Here is where my theory, not backed by any sort of economics-based education, comes into play. Businesses established under Capitalism as a system for the exchange of goods and services depend upon three functions in this order of importance:

1. Businesses must provide a quality good or service to their customers.
2. Businesses must provide gainful, life-sustaining employment to their employees (this may include the owner of said business).
3. Businesses can, at the end of the day and after meeting their societal obligation to the citizens of the country in which they are privileged to exist, provide a profit to the owner, board, stockholders, etc.

The current problem is that businesses are now looking at these three functions in a skewed order. Profits for those who do little – buy stocks, sit around at meetings, etc. – have become the most important, if not the only important, purpose of a business. Therefore, we see the quality of goods and services slipping. Just try to wrap up your food with cellophane these days. At one time, if a customer bought a brand-name cellophane product like Handi-wrap or Glad the product did what is was supposed to do. Now, you can’t even tear off an appropriate sized piece without the serrated edge of the box refusing to cut through the material or the box itself giving way as you try, and once you do finally get a piece of wrap, it just doesn’t cling to the plate like it used to.
In addition, the working conditions of most middle-class Americans are dwindling as well. Workers are being asked to do more for less, are losing benefits like healthcare and retirement, and are sometimes not getting the hours they need to receive any benefits at all. Job loss is, of course, the worst of this. Many of these jobs are not lost because the business is in danger of closing, however. Many of these jobs are lost to increase the profits of those at the top. We don’t even have a facade of “trickle-down” economic policies anymore. We have a full-on “suck-it-all-up to the top and keep it there” policy instead.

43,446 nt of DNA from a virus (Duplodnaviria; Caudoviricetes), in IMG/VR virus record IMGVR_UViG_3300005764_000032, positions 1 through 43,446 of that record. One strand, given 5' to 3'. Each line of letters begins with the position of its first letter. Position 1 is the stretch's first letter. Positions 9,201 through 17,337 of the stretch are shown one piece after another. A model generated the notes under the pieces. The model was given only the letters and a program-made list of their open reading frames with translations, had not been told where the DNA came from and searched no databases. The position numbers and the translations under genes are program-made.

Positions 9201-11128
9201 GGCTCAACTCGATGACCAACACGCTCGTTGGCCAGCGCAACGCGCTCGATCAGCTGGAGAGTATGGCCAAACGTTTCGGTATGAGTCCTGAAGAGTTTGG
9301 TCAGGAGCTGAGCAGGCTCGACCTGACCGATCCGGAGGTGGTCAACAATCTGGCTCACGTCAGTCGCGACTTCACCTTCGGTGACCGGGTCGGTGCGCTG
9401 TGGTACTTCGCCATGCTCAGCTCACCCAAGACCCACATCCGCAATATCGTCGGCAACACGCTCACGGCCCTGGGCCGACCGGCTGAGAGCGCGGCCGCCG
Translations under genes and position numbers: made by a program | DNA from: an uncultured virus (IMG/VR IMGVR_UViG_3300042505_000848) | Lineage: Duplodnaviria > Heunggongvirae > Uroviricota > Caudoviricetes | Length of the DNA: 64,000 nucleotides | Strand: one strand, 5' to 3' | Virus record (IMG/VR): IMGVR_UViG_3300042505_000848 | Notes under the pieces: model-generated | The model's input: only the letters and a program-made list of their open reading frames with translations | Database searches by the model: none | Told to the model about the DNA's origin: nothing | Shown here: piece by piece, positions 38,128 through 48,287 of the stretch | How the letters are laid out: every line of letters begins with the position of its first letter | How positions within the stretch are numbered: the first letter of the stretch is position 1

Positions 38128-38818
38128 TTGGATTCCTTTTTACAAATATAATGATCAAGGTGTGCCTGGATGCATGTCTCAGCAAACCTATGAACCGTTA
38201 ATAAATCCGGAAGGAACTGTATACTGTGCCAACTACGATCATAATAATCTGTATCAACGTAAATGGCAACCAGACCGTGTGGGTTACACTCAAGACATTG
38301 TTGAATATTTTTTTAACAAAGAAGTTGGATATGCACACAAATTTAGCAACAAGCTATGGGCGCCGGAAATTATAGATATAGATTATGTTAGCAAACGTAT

Last week as the Market Basket Drama was escalating, my husband and I visited Newport, Rhode Island. This city has an interesting history of economic flourish and depression. It rose from a century’s long depression during the so-called Gilded-age when millionaires decided to build their summer “cottages” there. If you haven’t visited, you should. The homes we toured rival Downton Abbey. The excess is ridiculous: walls lined in platinum, families hosting parties that would cost millions of dollars today, priceless works of art hanging in their bedrooms. Meanwhile, as the tycoons of the Gilded-age drank up and partied, the lives of most American workers were inspiring depressing works of literature.
Of course, Rhode Island also boasts modern excess as well. All you need to do is take a look at the large yachts moored off the coast or in dry-dock for services and repairs, as Oprah Winfrey’s Vango was. It seems that the current state of Capitalism is bringing back a new gilded-age, a situation that was awesome for a few elite people and had the rest of us hoping for their scraps.
If capitalism has come to mean that a few at the top get most, then perhaps it’s time to consider another economic system for the United States. Yams anyone?